Additionally, this negotiating strategy seems to contradict Secretary of State Antony Blinken’s pledge during his Senate confirmation hearing when he was asked about these sanctions. He insisted that pursuing a return to the JCPOA would not stop the administration from advancing “the toughest possible sanctions to deal with Iranian support for terrorism,” and that “continuing and even strengthening our ability to push back and to deal effectively with Iran’s egregious behavior, including in the terrorism realm” is absolutely necessary in this regard.

Iran’s sponsorship of terrorism is a grave threat to the United States’s national security, to Israel’s safety and security and to the security of many other US allies, including in Europe and the Middle East. It also threatens Jewish communities, both when such acts are perpetrated by Iran’s Islamic Revolutionary Guard Corps and when it facilitates its terrorist proxies doing so, most often by Hezbollah. Indeed, America can and should be doing more to mobilize multilateral efforts to combat Iran’s financial and logistical support of antisemitic terrorist groups such as Hamas and Hezbollah, as well as Hezbollah’s ongoing illicit activities in such places as South America’s Tri-Border Area.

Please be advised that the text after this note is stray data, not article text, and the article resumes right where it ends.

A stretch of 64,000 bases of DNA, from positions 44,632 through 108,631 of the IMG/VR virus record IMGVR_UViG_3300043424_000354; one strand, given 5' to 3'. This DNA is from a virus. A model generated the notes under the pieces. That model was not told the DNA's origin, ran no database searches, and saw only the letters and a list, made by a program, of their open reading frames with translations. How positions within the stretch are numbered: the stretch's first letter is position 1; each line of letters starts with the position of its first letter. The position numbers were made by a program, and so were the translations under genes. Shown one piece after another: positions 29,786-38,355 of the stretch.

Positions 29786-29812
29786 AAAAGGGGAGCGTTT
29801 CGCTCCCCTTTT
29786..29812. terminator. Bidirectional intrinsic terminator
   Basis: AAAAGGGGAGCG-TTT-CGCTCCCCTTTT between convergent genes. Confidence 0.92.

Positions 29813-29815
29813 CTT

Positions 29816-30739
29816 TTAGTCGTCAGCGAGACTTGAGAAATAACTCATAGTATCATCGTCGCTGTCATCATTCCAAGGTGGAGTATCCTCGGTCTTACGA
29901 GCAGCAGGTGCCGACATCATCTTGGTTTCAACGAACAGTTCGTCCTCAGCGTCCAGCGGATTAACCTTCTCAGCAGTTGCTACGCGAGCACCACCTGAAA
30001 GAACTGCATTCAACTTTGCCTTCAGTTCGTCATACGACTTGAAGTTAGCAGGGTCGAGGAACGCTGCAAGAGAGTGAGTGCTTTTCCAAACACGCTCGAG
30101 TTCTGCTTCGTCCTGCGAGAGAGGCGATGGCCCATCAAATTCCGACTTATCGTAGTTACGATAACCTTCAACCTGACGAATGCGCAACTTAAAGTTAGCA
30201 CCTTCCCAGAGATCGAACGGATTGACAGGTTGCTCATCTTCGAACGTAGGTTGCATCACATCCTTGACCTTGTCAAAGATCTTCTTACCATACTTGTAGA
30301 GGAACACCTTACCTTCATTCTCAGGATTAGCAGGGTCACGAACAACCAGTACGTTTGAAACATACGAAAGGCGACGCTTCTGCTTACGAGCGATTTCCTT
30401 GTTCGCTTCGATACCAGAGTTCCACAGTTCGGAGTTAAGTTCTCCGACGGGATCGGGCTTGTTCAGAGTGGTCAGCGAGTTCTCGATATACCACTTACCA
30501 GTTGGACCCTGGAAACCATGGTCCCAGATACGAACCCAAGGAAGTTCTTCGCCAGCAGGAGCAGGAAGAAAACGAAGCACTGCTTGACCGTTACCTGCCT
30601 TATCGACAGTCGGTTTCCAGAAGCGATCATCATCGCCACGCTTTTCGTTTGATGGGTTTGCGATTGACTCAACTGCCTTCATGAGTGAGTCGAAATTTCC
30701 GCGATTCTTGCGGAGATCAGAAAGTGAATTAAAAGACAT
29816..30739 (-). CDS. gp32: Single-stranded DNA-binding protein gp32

Lastly, we cannot forget that the biggest victims of Iran’s extremist conduct are the Iranian people themselves. ADL launched a Task Force on Middle East Minorities more than two years ago informed in significant part by this horrific problem. We hope that the administration will treat human rights in Iran as a priority concern for US policy, because as much as the nuclear issue is a time-sensitive priority, so too is the wellbeing of Iran’s women, LGBTQ people, journalists, democracy advocates, Baha’is, Sunnis, Sufis and Christians.

Of course, statecraft is sometimes about tradeoffs. And the Biden Administration has assembled an impressive team of seasoned and talented professionals who publicly have committed to forge a better deal. But if the administration withdraws its leverage to achieve significant improvements on other issues simply to smooth the path back into the JCPOA, then how will it enforce its pledges to simultaneously address Iran’s other aggressive conduct? And how will we be able to pursue the longer and stronger accord that imposes limits on other manifestations of Iran’s aggression?

Because Iran’s nuclear provocations are premised on the same extremist ideology that drives the Iranian government’s other violent extremism, the world simply does not have the luxury to grant Tehran a free pass on its incitement of hatred and violence while focusing only on the nuclear issue.

About the Author
Jonathan A. Greenblatt is CEO and National Director of the Anti-Defamation League.